You’re Hardly the First of Your Kind — by Diana Rae Valenzuela

Whenever you go to mass you try to sit at the pew that has “New Kids on the Block” carved on the side. You’re not allowed to wear nail polish or colored shoes so these things matter. It matters that someone had a friend watch out for Sister Mario, Watch my back, that kind of thing. A pocket knife scratched fast into the wood and the thought is profound but also, it isn’t. A thing you’d bleed for in the 90’s splinters into dents.

Daily life is excavation, skin cells crusting windows and floors like sediment or cake frosting. You dig to the rough core beneath the carpets but you can only find 80’s teen romance novels covered in soot. The girls on the covers are impossibly wholesome, their creamy fuzzed turtlenecks blending seamlessly into skin.

School will be a big part of it. Some guy at your dad’s favorite bar says, I used to go to that place. The nuns liked to shut me and my brothers in the lockers. It makes you laugh because the lockers open and close together, like jazz hands. What would they have looked like stuffed with children?

There aren’t any words for you yet, there’s no “subculture” or “idiosyncratic.” You believe that words are meaningless and you’re right. The universe for you is a prehistoric cell, oozing DNA from its pockets.

The thing is, you like to hurt people because everyone bruises despite the thick sweatshirts. To make a girl cry you say, My brother thinks you’re a boy. Then you tell everyone that she threw up in that club pool over the summer. You stab a kid in the hand with a pen until he bleeds. Every single time you see your best friend you kick him in the shins.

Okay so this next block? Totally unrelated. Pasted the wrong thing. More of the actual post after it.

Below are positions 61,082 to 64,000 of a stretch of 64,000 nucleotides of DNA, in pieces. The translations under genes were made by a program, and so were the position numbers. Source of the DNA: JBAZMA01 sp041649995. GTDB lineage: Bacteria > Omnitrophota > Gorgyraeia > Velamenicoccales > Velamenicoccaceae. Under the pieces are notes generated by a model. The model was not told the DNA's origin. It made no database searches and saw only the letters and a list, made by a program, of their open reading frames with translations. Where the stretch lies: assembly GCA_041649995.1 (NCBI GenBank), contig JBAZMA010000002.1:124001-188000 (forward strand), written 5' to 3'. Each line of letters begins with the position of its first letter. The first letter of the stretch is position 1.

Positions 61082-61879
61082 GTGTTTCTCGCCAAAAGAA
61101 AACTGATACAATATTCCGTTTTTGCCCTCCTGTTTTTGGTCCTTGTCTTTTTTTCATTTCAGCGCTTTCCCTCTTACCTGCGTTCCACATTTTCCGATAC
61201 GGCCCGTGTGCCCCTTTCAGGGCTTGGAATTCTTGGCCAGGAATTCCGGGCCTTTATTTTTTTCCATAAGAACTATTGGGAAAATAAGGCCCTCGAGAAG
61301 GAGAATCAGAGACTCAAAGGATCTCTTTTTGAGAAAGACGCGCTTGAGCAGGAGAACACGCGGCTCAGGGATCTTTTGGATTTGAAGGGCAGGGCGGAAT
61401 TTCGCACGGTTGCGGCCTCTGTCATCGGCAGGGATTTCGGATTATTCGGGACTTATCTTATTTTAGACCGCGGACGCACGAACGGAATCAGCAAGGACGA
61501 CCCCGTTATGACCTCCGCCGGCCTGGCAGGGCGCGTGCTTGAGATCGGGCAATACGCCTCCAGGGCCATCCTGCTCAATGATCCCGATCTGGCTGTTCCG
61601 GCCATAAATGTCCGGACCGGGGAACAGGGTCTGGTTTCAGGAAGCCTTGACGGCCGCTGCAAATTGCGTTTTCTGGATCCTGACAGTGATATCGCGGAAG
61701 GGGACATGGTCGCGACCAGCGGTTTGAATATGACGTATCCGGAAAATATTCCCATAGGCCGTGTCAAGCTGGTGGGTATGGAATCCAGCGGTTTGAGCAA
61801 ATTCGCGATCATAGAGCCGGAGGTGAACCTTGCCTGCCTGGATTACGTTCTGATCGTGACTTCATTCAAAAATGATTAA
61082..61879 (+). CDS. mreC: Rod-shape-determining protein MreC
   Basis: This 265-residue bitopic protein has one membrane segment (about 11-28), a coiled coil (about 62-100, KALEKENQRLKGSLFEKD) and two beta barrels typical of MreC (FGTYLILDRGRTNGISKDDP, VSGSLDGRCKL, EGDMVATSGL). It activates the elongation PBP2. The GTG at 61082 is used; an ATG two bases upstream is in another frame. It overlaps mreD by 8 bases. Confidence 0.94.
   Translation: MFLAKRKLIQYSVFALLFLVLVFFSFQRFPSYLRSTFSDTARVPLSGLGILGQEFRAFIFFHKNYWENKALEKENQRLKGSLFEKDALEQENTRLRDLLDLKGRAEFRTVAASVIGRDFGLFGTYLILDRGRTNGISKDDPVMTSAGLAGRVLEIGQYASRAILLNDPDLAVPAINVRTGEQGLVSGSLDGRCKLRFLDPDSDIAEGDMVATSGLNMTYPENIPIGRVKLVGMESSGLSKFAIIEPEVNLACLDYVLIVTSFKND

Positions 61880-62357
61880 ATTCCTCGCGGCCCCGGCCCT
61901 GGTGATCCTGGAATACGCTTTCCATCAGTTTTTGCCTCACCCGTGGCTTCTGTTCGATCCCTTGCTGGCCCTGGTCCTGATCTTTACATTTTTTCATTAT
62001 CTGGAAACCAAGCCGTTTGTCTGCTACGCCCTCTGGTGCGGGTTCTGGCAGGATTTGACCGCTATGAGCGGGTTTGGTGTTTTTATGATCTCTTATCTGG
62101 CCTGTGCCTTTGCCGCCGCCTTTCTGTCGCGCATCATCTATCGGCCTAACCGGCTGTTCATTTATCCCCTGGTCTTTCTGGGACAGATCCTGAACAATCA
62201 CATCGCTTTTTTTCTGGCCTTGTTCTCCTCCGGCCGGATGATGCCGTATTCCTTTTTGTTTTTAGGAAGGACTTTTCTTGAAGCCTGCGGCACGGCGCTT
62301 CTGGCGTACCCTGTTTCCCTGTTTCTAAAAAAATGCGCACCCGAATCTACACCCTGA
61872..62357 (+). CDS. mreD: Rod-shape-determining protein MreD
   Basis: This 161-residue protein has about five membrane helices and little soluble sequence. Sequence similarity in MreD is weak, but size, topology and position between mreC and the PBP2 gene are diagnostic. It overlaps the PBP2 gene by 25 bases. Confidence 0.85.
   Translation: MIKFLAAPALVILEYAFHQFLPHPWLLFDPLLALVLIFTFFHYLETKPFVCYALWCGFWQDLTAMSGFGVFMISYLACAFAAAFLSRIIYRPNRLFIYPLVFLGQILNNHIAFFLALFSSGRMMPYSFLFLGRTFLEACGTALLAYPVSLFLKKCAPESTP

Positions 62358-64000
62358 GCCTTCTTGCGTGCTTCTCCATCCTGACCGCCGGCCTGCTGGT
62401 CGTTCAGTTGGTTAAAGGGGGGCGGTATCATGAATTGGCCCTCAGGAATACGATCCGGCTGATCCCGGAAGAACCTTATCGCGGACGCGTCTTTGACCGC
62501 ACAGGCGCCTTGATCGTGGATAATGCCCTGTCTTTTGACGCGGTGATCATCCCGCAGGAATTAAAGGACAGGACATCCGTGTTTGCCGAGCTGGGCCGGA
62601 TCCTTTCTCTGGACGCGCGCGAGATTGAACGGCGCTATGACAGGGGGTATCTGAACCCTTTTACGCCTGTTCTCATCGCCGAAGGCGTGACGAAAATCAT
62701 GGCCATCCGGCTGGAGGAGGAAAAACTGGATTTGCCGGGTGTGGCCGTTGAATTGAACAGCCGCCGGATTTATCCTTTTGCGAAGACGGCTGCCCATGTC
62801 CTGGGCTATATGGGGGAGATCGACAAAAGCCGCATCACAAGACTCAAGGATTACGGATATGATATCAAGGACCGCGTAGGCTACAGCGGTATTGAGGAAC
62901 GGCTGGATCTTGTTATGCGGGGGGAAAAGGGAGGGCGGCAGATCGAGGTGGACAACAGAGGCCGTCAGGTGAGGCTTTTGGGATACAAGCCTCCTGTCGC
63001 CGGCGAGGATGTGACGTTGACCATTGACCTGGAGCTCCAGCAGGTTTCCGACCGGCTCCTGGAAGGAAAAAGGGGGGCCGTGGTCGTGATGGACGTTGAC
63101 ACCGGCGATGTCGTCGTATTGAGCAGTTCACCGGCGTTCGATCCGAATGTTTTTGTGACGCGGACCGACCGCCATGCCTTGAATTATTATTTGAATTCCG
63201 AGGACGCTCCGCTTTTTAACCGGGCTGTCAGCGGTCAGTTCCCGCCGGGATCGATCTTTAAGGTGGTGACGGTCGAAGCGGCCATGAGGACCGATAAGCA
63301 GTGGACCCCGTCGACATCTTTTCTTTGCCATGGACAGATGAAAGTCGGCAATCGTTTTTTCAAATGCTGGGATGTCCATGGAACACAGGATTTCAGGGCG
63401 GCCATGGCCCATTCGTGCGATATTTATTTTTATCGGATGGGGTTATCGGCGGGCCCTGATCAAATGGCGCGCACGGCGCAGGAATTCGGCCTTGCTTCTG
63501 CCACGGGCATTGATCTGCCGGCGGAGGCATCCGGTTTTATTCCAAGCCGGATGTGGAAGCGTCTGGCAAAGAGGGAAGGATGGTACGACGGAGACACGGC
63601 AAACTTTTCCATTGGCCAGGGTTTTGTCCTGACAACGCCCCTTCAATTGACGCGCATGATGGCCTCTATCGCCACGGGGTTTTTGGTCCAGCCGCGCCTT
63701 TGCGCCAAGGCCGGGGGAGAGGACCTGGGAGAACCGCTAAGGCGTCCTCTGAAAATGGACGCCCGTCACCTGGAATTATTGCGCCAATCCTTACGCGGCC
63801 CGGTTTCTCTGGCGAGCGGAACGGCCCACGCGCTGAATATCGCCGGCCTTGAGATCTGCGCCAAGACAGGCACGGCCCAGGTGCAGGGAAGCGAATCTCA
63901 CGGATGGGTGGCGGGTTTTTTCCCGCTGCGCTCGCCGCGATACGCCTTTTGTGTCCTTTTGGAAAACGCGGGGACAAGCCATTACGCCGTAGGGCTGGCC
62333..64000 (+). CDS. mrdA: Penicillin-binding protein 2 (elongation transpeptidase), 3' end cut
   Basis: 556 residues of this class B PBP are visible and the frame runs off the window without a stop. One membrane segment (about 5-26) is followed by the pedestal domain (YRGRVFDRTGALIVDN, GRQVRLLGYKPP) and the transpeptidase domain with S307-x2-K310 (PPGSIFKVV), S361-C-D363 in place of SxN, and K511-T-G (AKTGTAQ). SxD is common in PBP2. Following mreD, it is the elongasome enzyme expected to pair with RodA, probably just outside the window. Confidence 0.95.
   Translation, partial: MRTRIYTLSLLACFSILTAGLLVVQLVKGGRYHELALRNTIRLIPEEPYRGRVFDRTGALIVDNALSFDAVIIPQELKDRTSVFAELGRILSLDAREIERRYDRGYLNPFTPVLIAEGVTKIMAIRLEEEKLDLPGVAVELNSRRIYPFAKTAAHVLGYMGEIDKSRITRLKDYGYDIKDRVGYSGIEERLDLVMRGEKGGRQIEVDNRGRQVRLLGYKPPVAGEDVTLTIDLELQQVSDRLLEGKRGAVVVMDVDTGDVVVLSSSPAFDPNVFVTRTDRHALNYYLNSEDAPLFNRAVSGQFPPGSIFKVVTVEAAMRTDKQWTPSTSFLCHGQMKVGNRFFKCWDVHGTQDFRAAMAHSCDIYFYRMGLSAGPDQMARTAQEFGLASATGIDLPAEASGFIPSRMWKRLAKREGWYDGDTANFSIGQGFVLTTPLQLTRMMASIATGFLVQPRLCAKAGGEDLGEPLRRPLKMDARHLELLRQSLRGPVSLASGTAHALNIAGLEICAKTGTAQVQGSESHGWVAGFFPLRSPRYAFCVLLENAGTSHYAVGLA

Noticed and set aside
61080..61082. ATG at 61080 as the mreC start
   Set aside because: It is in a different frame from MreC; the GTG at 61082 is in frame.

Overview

You’re hardly the first of your kind. You have an art teacher who pushes a child face-first into the schoolyard gravel like the kid’s a plastic toy. Older teenagers like to hurl limes at girls and steal children’s backpacks. A church neighbor hits your friend in the eye with a shard of glass. (Everyone laughs.) You get stabbed with a rusty nail in the gym. (Everyone laughs.)

Not much will happen to you. The world has a single red door, the world has a case of rampantly liberal, Californian stomach flu. The world has only one carnivorous God and your aunt was married inside of him by that pedophilic priest who was either dismissed or arrested, who knows what happens to those men.

You trade music and go out, roughing yourself up. Lots of sweat and obvious English rock bands. A chorus of cloudy diffused matter that echoes the domestic. Some sort of subconscious denial of your physical stagnation, your dull need to please administrators you’ve never met, your dull need to please the only white girl in your class. It’s a bit of a life, you reason.

Not everything is good.. Someone steals a really nice record out of your desk but they leave the cover, the one with the woman clawing her way up a shower wall. There are song titles written on her back in black marker. Who wouldn’t take that? you think and you’re right, it makes no sense.

Last summer your family left couches and cars on the lawn and now your friends think you’re trash. The white girl makes fun of you in science class, There’s nothing to sit on in your house, but you laugh genuinely. Not having couches is cool. Not having heat is cool. Neighbors who illegally supply fried orange wheels to the food carts on East 14th are cool. You build your personality.